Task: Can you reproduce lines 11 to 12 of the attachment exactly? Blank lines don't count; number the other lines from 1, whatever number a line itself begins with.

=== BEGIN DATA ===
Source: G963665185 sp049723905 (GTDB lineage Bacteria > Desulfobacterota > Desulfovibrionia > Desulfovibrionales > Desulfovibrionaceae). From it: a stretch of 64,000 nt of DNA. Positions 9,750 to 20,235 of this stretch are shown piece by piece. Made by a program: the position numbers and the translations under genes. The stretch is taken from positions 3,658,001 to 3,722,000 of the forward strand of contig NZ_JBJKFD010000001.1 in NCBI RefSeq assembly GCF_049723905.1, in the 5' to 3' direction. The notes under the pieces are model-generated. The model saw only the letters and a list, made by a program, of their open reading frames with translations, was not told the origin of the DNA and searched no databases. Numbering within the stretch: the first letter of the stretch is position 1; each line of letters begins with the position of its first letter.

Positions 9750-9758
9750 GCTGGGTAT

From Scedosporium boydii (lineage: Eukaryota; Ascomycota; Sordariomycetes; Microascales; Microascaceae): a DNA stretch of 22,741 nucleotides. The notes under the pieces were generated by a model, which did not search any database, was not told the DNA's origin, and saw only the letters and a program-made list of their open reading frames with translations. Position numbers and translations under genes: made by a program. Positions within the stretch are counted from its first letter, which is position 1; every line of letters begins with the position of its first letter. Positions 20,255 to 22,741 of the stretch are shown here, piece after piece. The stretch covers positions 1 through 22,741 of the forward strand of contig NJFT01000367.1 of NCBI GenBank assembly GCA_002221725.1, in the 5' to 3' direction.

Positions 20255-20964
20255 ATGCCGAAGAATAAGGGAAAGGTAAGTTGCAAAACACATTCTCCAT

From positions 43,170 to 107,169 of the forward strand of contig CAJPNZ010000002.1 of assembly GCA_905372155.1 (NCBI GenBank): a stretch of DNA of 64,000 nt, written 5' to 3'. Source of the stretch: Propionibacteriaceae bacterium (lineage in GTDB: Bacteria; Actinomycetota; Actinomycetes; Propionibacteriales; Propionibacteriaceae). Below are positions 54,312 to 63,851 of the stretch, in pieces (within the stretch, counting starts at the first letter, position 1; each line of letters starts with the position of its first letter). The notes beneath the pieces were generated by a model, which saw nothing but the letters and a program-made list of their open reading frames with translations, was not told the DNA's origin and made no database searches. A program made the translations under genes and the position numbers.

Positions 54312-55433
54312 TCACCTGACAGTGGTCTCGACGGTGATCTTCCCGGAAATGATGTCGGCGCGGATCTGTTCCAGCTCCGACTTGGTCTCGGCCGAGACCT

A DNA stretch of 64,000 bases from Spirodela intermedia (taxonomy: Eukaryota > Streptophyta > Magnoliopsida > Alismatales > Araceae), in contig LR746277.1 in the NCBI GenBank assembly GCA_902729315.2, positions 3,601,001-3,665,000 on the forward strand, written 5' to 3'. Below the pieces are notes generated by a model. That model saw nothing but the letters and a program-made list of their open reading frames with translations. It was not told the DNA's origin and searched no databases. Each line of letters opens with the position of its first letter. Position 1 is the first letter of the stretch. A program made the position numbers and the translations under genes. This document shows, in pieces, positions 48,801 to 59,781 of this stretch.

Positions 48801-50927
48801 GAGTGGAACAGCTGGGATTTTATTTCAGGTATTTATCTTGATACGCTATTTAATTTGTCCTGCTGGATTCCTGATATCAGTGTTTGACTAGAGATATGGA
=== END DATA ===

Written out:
Positions 48801-50927
48801 GAGTGGAACAGCTGGGATTTTATTTCAGGTATTTATCTTGATACGCTATTTAATTTGTCCTGCTGGATTCCTGATATCAGTGTTTGACTAGAGATATGGA